I enjoyed my first time in the peloton, the sun shining, the scent of blossom on the breeze.

It was lovely.

On the fourth day we rode up a mountain road with hairpin switchbacks and vertiginous drops.

Going up was fine but I was terrified of cycling back down again so I set off from the cafe at the top before everyone else so I could get a head start.

It was horrible and I sobbed all the way down, my face streaming with tears and snot while the others flew by having a great time.

The next day we were due to cycle up to Cap de Formentor.

I had driven the road before and knew the downhills would be worse than the previous day.

Also I had managed to fall off the bike three times already during the trip (thanks to cleats) and was worried about falling off again.

I was extremely apprehensive but in the morning I decided I would give it a go.

As we approached the edge of town though, I suddenly got very panicky that there would soon be no turning back.

I stopped, burst into tears, and walked the bike straight back to the bike hire place.

Achieving a sportif!

The week after Mallorca, I had a 40 mile sportive in Lancashire booked in.

I didn’t want to do it but thought I should since I’d entered it and I still had my big triathlon coming up.

I sat in the car before the start and almost drove straight home again, but I decided to just get round as quick as I could and get it over with.

I did it without any issues and my bike rode like a dream.

I descended steep downhills, crossed a cattle grid, went through a flood, round roundabouts, actually took my hands off the handlebars to signal, and even stopped at the feed station, all without crying or falling off!

Relieved to be finished and satisfied that I could do it in a race if I had to, I put my bike back on the turbo trainer and never rode it on the road again.

Lockdown and finding the Bingley Belles

Lockdown started the week after and all the triathlons I’d entered that year were cancelled.

I carried on with the turbo trainer for a while but gave up because it was just depressing when I could be running free in the hills instead.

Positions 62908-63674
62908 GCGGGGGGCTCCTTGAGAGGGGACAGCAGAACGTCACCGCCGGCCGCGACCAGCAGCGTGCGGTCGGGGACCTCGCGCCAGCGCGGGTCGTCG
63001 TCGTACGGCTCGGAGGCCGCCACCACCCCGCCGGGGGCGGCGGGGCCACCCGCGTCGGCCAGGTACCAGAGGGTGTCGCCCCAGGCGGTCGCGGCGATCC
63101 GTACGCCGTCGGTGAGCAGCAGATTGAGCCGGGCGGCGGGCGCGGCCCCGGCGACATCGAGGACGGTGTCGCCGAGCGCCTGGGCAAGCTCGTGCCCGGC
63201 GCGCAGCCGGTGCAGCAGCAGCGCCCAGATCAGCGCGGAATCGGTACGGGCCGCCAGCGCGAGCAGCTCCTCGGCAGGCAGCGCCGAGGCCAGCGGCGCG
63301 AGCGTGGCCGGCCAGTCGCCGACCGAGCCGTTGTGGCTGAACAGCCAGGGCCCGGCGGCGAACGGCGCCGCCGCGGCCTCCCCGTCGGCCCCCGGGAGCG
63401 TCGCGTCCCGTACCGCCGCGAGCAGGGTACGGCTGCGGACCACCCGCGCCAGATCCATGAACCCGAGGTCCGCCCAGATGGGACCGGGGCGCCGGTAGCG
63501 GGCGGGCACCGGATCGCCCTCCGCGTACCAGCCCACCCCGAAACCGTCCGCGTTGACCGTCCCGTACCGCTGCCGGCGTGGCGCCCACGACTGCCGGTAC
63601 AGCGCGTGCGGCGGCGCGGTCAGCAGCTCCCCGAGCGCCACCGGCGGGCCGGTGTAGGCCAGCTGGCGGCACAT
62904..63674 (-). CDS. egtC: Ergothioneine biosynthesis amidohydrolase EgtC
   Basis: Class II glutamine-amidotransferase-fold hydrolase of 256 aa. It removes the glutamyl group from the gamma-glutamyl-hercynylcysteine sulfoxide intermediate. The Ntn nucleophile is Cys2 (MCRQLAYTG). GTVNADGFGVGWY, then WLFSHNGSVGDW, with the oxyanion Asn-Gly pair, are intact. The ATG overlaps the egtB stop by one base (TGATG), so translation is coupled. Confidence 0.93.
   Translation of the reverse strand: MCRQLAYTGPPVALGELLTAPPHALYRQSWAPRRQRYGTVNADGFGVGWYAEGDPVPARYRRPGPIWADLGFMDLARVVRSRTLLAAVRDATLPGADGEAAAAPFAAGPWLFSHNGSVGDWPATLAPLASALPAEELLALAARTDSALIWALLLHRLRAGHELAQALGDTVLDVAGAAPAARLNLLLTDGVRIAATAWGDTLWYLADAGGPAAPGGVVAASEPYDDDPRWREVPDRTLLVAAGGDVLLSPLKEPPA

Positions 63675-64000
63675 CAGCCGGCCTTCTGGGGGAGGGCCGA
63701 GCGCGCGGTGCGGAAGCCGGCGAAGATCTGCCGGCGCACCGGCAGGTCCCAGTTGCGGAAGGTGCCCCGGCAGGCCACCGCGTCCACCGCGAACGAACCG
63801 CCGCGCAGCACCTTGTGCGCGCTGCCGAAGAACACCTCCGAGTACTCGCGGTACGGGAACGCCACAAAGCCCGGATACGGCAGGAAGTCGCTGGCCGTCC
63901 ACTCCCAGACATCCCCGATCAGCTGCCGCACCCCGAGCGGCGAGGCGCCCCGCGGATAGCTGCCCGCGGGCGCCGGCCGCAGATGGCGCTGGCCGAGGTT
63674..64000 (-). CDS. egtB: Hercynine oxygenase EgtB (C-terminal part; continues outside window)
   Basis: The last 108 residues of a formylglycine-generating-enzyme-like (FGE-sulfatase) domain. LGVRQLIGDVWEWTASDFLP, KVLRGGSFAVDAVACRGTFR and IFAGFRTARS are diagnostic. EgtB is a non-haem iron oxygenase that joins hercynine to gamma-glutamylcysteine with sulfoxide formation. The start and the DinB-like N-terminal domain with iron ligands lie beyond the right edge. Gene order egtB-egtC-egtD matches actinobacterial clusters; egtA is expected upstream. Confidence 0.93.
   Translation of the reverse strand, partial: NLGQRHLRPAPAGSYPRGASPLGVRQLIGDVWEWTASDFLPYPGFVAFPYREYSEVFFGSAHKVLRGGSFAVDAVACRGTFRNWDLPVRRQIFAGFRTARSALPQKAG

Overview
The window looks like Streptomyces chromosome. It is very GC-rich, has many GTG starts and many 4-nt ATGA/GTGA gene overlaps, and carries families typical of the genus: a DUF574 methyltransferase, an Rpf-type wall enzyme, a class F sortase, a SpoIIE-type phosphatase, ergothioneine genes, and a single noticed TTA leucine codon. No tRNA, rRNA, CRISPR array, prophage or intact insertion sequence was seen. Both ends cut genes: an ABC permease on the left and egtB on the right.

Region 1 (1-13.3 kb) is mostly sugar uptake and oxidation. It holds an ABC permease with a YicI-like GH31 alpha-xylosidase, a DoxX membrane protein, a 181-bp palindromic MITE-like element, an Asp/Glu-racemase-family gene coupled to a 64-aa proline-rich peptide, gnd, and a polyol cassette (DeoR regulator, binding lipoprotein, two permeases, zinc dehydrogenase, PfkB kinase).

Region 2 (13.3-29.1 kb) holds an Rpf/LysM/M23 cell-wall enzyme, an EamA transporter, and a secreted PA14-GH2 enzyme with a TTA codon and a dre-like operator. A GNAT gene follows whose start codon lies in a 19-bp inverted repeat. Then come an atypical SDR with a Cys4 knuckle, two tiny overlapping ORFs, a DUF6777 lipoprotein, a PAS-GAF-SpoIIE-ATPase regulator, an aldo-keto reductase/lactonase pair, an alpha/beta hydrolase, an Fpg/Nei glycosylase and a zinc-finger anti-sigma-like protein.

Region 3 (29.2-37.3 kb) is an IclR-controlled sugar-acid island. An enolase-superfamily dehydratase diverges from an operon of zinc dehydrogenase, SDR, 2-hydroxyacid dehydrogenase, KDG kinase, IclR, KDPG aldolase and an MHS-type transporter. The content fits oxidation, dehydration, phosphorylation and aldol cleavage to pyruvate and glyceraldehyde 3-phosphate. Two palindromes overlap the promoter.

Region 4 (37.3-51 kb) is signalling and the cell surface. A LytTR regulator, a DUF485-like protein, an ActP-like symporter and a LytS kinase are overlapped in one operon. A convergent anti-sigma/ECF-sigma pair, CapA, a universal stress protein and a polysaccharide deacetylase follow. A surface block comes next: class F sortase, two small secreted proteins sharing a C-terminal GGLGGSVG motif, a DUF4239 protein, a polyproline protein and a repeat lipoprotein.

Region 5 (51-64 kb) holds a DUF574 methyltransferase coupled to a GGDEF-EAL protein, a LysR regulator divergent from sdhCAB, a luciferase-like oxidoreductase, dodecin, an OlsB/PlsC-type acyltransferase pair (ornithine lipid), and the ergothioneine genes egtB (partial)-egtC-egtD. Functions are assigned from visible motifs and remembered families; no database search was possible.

I lost all interest in triathlon and swapped cycling for strength training (which turned out to be an excellent decision and it’s now my main thing).

However, it was still hanging over me that I had bought this fancy bike that I was too pathetic to ride.

I had joined Bingley Belles previously but only been once as it hadn’t fitted with my triathlon training at the time.

In 2021 I decided that I was finally going to release my bike onto the road and joined the Belles again.

Through them I learned there was some bikeability training organised and I went along to Myrtle Park for the first session.

I ended up leaving my bike propped up against the fence and borrowed a ‘normal’ bike to ride round and round the tennis courts, weaving in and out of cones and practicing stopping and starting.

It reminded me that cycling is actually fun!

By the second session I had bought myself a hybrid and put my road bike up for sale.

Over a year later, I still never cycle on my own but love riding in the company of the Bingley Belles.

They are a wonderful group of women who have freed me from wasting loads of energy on needlessly fretting about getting on a bike.

Now I can just get my kit on and go without giving it a second thought, which is amazing!

We go on some brilliant rides and this year I trained to be a ride leader (which I think has helped me more than it has helped the Belles to be honest).

I would really recommend Bingley Belles to anyone who wants to try cycling or get back into it but feels held back for whatever reason.